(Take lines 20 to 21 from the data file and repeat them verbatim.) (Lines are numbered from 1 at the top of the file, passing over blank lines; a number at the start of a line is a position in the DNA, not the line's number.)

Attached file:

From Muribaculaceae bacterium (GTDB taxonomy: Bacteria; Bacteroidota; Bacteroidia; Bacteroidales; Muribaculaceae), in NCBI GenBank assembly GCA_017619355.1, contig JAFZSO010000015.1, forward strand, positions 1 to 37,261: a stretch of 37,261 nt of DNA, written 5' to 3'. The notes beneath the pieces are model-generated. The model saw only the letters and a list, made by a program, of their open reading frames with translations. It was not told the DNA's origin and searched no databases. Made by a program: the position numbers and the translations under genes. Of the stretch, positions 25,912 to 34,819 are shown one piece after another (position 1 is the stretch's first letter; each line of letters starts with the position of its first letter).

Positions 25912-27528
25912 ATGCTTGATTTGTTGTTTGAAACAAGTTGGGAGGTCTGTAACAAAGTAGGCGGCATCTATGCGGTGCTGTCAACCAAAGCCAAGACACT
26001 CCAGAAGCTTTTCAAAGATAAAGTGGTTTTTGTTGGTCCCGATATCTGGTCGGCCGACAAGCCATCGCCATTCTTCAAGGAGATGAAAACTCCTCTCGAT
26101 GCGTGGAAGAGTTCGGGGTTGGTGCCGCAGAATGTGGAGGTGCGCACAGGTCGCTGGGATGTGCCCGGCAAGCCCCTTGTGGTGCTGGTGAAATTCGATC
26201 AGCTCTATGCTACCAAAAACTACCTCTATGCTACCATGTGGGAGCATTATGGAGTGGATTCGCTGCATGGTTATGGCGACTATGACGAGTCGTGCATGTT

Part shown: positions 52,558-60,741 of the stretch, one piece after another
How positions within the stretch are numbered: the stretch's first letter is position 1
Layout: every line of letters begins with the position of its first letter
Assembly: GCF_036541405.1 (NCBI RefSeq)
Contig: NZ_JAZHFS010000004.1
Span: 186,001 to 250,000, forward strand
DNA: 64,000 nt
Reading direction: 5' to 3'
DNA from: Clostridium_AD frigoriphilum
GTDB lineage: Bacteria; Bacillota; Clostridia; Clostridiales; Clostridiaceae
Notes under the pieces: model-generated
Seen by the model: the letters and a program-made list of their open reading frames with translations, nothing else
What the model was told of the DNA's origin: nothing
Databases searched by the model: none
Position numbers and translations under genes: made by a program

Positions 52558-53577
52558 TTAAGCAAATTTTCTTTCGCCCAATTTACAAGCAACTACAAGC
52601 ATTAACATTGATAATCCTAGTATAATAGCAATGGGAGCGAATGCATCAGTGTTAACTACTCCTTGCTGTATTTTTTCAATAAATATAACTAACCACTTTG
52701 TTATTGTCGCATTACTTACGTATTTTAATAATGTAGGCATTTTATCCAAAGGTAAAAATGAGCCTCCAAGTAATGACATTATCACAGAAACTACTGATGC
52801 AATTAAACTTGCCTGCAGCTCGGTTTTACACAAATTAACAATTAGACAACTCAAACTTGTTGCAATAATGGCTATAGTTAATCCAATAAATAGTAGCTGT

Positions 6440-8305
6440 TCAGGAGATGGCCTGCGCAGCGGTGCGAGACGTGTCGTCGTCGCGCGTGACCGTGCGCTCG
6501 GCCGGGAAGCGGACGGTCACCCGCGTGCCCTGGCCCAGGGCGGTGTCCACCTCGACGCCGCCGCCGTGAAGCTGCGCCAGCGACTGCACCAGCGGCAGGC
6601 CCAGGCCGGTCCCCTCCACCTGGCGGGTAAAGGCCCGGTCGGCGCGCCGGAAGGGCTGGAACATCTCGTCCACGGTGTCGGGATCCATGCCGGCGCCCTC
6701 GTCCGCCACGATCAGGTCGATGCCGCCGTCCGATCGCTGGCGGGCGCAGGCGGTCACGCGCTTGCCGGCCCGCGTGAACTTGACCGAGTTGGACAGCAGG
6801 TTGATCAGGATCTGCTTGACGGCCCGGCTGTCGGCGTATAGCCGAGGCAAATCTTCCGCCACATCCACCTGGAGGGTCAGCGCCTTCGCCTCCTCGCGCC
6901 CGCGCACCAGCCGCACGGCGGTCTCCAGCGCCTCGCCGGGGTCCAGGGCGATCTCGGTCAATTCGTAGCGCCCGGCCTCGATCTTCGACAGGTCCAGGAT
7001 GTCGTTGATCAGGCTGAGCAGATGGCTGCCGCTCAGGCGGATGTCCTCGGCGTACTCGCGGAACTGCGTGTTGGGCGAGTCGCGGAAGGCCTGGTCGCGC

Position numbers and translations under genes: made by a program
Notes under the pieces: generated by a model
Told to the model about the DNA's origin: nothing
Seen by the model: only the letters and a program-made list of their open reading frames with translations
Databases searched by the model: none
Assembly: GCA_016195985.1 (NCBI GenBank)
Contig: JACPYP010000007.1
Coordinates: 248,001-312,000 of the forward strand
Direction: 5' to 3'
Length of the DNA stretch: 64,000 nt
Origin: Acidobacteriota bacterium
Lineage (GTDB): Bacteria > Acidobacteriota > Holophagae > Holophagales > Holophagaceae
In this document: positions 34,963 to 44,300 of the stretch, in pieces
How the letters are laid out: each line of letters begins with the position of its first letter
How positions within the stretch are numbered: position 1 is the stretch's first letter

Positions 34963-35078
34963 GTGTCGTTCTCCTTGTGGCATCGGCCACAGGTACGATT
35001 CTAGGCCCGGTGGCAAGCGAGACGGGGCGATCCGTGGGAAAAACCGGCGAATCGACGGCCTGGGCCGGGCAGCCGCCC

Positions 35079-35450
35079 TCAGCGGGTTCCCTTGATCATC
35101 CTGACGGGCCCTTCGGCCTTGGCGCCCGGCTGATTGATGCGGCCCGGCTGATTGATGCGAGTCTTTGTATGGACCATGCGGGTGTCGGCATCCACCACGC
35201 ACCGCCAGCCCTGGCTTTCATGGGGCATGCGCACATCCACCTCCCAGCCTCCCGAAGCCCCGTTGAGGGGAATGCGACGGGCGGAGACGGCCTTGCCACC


Databases searched by the model: none
Position numbers and translations under genes: made by a program